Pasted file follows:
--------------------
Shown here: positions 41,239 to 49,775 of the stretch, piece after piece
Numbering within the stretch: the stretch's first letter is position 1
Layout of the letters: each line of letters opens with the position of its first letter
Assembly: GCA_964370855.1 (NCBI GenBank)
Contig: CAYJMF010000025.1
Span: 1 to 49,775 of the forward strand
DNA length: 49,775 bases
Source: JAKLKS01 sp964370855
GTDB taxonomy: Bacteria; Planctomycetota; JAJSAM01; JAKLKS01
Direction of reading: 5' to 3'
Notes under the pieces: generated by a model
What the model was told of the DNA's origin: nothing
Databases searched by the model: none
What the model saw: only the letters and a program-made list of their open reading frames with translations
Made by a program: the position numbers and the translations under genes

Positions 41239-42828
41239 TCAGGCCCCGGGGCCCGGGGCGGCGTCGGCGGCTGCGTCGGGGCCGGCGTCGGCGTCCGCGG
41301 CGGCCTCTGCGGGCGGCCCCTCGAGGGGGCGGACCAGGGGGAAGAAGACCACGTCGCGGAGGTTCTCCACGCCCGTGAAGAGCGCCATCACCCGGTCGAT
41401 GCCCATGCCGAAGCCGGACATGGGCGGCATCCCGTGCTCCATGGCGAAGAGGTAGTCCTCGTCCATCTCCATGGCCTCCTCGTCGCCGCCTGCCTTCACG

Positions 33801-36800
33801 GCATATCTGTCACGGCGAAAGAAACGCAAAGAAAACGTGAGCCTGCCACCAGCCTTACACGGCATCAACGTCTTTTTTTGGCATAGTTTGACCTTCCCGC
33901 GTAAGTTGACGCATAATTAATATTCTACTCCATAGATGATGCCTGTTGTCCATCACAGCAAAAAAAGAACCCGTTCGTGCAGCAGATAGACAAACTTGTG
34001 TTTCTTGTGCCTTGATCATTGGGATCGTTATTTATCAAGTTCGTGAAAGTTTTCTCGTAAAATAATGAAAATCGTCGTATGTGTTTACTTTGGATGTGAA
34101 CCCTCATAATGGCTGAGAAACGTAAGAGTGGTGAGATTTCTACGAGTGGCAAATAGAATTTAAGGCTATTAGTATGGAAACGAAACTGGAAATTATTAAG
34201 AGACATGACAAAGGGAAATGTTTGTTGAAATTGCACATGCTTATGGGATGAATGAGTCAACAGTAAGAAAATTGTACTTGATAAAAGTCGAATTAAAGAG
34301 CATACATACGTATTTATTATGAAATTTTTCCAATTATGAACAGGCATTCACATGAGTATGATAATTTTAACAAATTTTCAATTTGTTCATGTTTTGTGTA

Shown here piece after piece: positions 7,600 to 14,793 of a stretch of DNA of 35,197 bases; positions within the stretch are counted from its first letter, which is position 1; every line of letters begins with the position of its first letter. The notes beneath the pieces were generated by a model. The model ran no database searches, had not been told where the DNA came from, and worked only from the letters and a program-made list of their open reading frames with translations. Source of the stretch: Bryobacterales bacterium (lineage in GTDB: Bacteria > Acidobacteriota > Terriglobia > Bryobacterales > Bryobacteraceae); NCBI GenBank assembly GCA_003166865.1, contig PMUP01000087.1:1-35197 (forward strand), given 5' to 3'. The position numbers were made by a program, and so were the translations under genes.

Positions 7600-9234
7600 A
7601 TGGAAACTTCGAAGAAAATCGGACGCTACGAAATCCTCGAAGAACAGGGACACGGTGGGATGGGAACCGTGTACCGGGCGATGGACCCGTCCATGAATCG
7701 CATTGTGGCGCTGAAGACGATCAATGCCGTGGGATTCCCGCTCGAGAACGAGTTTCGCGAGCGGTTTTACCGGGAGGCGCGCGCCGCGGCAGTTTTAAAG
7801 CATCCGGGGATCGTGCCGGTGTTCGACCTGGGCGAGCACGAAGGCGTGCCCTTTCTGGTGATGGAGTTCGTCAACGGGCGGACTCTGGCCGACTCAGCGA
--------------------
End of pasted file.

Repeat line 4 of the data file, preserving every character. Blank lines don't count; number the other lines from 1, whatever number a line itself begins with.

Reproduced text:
Assembly: GCA_964370855.1 (NCBI GenBank)